For controlling an adjustable speed, the torque being assumed to be known, and relatively constant for each value of the speed, it will be sufficient to actuate a given cyclic ratio to obtain the desired speed.

FIG. 2 illustrates these various settings and possibilities.

In FIG. 2, the values of torque C have been plotted on the axis of the ordinates situated on the left, and the strength I of the current passing through the motor stator, on the y axis on the right. The speed of rotation N of the motor has been plotted on the x axis.

The curve 5, traced as a solid line represents the variation of the torque of the electric motor in relation to the speed of rotation. To simplify, curve 5 is represented in the form of a portion of an inclined straight line with a negative gradient. Depending on the motors, this curve can have less regular trends than the one represented schematically in FIG. 2, but in practice it does nearly always observe a reduction towards the high speeds of rotation.

At zero speed, corresponding to a blocked motor or at the commencement of the start up, the motor torque is at its maximum and takes the value of CmO.

The curve 6, in dashes, represents the variation of the current strength in relation to the speed of rotation. This curve 6 is schematically outlined in the form of a portion of a straight line. The strength value is to be read off on the axis of the ordinates situated at the right. The maximum strength passing through the motor stator occurs during starting or with a blocked motor and corresponds to the value ImO.

At the maximum speed of rotation Nm of the motor the maximum effective torque of the motor has become zero. While the current consumption is minimal and equal to a value i corresponding to a current consumption just sufficient to overcome the inherent losses of the motor.

The curve 7 represents the variations of the resisting torque of a load driven by the motor in relation to the speed of rotation. It has been envisaged that the load driven by the electric motor was a fan in respect of which the resisting torque is substantially proportional to the square of the speed.

Other trends of the curves of the resisting torque than that of curve 7 are possible. In general, the resisting torque increases with the speed.

The set of the system finds its equilibrium at the point 8 at the intersection of curves 5 and 7, at which point the motor torque is equal to the resisting torque. The result of this is a current Io, corresponding to the point q on the current curve. The speed of rotation is No.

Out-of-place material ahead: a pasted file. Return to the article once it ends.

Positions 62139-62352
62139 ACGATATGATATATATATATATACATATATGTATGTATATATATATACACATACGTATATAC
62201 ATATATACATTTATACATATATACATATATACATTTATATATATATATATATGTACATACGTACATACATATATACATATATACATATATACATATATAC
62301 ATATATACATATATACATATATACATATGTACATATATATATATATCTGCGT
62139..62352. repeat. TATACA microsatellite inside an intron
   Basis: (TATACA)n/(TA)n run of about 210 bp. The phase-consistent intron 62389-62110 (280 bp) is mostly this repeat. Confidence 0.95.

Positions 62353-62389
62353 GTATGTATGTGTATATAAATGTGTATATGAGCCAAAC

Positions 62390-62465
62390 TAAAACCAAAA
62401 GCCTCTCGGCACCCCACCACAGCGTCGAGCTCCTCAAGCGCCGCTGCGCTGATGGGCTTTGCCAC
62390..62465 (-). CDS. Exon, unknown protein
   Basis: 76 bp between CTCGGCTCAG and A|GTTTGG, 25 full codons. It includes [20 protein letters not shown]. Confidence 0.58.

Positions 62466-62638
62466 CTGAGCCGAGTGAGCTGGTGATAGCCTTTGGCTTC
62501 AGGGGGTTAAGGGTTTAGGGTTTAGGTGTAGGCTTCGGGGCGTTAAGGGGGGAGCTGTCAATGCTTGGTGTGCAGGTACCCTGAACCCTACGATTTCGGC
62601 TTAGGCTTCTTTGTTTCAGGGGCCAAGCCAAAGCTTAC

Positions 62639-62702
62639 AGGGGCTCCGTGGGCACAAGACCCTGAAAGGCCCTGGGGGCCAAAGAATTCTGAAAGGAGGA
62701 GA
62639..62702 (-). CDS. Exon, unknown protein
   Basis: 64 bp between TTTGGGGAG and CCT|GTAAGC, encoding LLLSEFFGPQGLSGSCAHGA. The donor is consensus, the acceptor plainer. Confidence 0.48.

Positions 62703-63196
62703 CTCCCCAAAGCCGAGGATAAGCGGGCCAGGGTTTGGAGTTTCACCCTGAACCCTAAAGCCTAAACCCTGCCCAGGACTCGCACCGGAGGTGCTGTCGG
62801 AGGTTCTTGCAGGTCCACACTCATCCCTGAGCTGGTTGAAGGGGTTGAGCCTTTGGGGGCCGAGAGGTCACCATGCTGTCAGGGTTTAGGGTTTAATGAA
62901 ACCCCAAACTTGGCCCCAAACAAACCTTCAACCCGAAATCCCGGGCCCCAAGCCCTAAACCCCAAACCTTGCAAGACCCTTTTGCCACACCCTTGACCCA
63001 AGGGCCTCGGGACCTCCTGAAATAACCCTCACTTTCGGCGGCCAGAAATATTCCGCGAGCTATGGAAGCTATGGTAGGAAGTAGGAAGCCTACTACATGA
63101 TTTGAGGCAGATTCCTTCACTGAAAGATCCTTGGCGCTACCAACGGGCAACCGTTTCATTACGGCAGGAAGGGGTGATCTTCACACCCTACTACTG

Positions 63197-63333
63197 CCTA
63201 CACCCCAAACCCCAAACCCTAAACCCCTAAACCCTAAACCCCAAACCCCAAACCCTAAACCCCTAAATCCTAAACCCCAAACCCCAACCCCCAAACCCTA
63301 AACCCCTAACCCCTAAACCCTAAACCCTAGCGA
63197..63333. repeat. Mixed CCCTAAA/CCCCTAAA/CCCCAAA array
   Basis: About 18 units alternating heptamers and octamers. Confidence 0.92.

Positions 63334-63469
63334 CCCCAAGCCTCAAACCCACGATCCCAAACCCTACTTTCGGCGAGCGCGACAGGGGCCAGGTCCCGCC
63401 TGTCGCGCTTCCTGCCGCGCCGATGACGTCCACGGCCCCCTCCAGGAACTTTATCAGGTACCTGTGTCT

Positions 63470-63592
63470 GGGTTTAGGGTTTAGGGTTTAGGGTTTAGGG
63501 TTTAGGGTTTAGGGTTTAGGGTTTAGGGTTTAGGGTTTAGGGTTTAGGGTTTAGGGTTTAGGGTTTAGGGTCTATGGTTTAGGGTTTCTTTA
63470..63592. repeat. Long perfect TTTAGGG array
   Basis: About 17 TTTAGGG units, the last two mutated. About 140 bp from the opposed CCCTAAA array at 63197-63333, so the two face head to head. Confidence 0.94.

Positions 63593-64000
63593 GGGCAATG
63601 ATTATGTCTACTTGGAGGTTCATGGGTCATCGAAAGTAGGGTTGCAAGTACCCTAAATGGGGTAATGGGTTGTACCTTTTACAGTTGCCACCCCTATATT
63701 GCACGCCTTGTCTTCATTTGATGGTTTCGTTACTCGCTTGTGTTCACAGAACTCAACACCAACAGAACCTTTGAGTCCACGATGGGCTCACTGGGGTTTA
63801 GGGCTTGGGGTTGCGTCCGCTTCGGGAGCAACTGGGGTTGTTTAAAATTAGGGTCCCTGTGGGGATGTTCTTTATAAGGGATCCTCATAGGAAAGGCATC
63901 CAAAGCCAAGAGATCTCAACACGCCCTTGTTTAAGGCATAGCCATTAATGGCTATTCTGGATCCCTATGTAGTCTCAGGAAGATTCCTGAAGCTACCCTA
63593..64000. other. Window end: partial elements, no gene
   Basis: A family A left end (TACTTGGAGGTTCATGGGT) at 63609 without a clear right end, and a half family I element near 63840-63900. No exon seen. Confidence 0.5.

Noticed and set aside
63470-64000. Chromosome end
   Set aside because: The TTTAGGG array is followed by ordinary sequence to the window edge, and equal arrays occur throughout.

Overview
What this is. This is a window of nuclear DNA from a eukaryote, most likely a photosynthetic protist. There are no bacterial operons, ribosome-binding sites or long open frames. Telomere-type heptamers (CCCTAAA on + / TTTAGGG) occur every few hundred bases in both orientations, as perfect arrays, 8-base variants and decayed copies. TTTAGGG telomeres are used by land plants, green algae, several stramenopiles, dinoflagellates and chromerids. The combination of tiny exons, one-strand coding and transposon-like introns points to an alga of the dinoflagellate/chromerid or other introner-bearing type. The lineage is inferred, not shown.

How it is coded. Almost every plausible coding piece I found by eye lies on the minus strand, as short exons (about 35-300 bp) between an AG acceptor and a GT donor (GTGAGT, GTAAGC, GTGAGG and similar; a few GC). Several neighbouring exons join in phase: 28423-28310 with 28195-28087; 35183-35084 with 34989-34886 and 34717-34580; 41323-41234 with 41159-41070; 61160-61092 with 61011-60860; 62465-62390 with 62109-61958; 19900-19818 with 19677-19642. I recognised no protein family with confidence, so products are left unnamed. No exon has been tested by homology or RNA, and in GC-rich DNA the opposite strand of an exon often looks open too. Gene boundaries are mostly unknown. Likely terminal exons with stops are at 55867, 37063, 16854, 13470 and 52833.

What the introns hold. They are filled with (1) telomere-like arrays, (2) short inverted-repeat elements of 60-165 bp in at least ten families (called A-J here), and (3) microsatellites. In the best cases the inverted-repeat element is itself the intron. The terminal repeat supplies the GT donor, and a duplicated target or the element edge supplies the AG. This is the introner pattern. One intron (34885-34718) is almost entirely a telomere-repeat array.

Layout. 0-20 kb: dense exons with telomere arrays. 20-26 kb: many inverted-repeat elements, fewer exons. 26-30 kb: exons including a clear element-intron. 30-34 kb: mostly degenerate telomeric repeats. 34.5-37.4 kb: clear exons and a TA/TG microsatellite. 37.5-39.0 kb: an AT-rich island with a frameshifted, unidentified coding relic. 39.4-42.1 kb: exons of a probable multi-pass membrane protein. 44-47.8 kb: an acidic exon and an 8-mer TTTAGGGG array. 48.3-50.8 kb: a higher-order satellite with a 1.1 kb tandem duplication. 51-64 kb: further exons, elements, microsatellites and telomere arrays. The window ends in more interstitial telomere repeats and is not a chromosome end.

The curve 5 corresponds to the operation of the motor energized at its maximum scope, that is to say, at its full power, which corresponds to a cyclic ratio equal to 1 at the level of the limiter device L.

It is, however, possible to supply the electric motor with less power, by acting at the level of the limiter L to reduce the value of the cylic ratio. It will be recalled that the cyclic ratio is, for a period considered, equal to the ratio of the time of conduction of the device L to the total duration of the period considered.

For a lower power of the electric motor, the curve 5' of the torque is situated below the curve 5 and is substantially parallel thereto. The operating point 8' of the system is established at a speed N1 which is lower than No. It will thus be seen that by acting on the effective power of the motor, by variations of the cyclic ratio in the example considered, the equilibrium speed N1 of the system can be adjusted to a value comprised between the maximum possible speed No and zero speed.

The adjustment of the effective power of the motor generates a system of curves 5' of the motor torque substantially parallel to the curve 5 and situated below that curve and a system of strength curves 6' substantially parallel to the curve 6 and situated below it.

From the curves of FIG. 2, it will immediately become apparent that the lower the current strength Imi of the motor at zero speed (blocked motor or starting), the lower the effective power of the motor and hence the speed Ni at the equilibrium of the system.

Although in certain applications, one might desire a high torque on starting (torque at zero speed of the motor) which is in particular the case with traction motors, there are many applications wherein the torque required at a very low speed can be low. This is true, in particular when the resisting torque curve in relation to the speed has the trend of curve 7 in FIG. 2 and corresponds for example to the resisting torque of a fluid system, such as a fan, or pump, which must be driven by the motor.